On This day in 1958, Betty Wilson scored 100 runs and took 10 wickets in a test match

Women’s cricket has been around for quite a long time now and yet we aren’t fully aware of the history created or the records held by them. While we all say Sachin Tendulkar was the first to score a double century in ODI cricket, it is in fact not true. It was Belinda Clark who scored the first ODI double century – a good ten years before Sachin.


Betty Wilson. PC: cricket.com.au
Betty Wilson. PC: cricket.com.au


Recently, in the India vs England test series, when Ravichandran Ashwin scored a hundred and was on the verge of getting ten wickets, we all recalled that this feat was achieved by Alan Davidson, Ian Botham, Imran Khan, and Shakib Al Hasan but little did we think of the legendary Betty Wilson who was the first cricketer ever to do the double. She achieved this incredible record way back in 1958 against England at St. Kilda when she took 7/7 on a wet wicket which also included the first-ever test hattrick in women’s cricket.

Regarded as one of the greatest women cricketers of all time, Wilson learned the game by playing against a lamp post in her street. Such was the quality of her game, that she made it to Victoria’s second XI at the age of 14 and to the senior side at 16. Unfortunately, the Second World War delayed her debut till 1948 but when she did make her debut against New Zealand, she scored 90 and took 10 wickets in the match. In just her second match she scored 111 which made her the first Australian woman to score a century against England.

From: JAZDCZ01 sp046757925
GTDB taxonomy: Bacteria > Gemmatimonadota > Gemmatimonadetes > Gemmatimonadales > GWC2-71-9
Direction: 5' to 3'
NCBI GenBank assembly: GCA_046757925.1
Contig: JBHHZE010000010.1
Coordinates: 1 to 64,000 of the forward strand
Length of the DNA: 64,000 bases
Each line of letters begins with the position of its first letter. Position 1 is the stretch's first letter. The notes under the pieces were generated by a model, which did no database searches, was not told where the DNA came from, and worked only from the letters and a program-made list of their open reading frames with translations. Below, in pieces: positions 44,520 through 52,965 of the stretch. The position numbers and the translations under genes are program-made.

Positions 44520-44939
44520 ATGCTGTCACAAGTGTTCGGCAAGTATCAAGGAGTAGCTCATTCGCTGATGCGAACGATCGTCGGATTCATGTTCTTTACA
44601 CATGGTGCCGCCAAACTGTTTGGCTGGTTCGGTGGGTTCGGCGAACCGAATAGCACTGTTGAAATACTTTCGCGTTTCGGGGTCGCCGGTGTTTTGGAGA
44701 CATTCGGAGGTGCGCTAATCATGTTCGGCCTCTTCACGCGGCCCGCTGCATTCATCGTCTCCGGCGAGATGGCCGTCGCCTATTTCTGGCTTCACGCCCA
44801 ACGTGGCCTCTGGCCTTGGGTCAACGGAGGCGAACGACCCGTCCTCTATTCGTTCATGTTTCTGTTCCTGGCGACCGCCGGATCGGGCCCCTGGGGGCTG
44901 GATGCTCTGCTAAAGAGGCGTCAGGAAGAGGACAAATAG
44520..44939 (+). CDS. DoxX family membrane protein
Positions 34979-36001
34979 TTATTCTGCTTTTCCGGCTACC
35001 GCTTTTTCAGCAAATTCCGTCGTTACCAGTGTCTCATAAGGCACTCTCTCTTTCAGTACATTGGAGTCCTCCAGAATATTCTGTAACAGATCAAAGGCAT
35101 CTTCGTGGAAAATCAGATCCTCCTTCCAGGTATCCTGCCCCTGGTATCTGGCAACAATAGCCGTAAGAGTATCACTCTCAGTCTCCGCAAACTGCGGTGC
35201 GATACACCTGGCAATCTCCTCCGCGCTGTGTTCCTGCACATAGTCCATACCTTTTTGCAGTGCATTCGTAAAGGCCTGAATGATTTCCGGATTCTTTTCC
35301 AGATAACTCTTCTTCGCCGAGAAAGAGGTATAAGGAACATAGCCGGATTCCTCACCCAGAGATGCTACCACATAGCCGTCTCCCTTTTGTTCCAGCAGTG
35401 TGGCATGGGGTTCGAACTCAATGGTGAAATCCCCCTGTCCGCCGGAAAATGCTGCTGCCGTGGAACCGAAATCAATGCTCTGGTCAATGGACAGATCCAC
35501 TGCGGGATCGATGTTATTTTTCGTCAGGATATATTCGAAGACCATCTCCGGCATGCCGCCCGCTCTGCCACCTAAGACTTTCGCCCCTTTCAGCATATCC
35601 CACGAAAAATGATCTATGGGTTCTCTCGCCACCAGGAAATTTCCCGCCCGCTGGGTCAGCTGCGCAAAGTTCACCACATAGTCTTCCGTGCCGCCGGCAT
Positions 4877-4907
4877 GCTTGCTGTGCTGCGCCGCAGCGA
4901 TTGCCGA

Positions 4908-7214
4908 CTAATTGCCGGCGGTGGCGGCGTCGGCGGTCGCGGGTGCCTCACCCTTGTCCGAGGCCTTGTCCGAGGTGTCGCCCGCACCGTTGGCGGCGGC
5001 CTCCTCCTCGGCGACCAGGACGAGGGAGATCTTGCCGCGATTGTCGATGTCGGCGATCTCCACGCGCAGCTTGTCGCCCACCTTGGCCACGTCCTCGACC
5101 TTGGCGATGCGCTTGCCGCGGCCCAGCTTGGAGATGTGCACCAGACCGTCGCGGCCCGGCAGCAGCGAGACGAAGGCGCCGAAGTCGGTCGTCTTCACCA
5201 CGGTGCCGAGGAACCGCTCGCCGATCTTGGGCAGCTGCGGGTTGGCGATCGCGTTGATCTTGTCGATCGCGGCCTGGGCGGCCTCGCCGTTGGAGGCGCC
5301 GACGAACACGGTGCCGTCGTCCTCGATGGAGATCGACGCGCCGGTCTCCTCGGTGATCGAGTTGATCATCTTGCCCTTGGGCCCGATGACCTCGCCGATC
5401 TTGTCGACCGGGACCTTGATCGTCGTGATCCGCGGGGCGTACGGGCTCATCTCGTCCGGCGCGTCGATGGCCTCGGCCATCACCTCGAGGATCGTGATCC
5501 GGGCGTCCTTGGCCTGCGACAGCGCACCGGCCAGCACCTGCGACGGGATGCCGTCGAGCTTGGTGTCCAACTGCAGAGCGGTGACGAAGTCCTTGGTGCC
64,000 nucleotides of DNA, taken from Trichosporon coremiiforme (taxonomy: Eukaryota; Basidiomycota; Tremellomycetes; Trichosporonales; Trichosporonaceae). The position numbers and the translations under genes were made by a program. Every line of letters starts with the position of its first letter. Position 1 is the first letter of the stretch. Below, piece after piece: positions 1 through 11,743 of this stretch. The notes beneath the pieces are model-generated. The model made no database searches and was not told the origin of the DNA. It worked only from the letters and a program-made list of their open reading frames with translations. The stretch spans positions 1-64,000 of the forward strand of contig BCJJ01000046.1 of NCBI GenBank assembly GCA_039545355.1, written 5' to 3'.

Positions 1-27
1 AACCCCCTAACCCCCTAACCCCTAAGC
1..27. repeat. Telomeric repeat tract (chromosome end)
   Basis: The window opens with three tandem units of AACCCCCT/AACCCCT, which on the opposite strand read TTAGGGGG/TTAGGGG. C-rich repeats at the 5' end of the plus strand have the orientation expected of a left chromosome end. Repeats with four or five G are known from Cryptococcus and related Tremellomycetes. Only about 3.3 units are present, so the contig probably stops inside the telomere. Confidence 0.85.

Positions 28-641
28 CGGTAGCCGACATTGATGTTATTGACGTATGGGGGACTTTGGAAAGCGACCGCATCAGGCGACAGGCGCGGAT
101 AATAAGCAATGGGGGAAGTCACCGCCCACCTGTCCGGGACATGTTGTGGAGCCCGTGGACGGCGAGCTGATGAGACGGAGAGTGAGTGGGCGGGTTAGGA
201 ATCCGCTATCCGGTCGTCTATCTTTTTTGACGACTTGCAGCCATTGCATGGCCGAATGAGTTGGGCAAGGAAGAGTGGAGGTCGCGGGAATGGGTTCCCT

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Records kept tumbling whenever Betty made her way onto the field. In 1949, she became the first woman to score a century and to take a five-wicket haul in an innings of a test match. Throughout her career, Wilson played just 11 tests but such was her performance that her name has been etched in the minds of every cricket fan. She scored 862 runs at an impressive average of 57.48 and took 68 wickets at 11.80.

Betty Wilson left her mark not only on the field but also off it. In 1985, she became the first woman cricketer to be inducted into the Australian Sporting Hall of Fame, in 1986, the Under-21 National Women’s Cricket Championship was renamed as the Betty Wilson Shield. In 2015, she was inducted into the ICC Cricket Hall of Fame and in 2017, she became an inductee in the Australian Cricket Hall of Fame. As a way to honor her impact on the youngsters of the game, the Betty Wilson Young Player of the Year award was instituted at the 2017 Allan Border Medal Ceremony to recognize the up-and-coming female cricketers who are under the age of 25 and have played 10 or fewer matches.

Looking at her career and her achievements, it would be fair to say that Betty was one of the best cricketers to have ever played the game. Her legacy has been so profound that even today her records stand tall and are etched in our memory.

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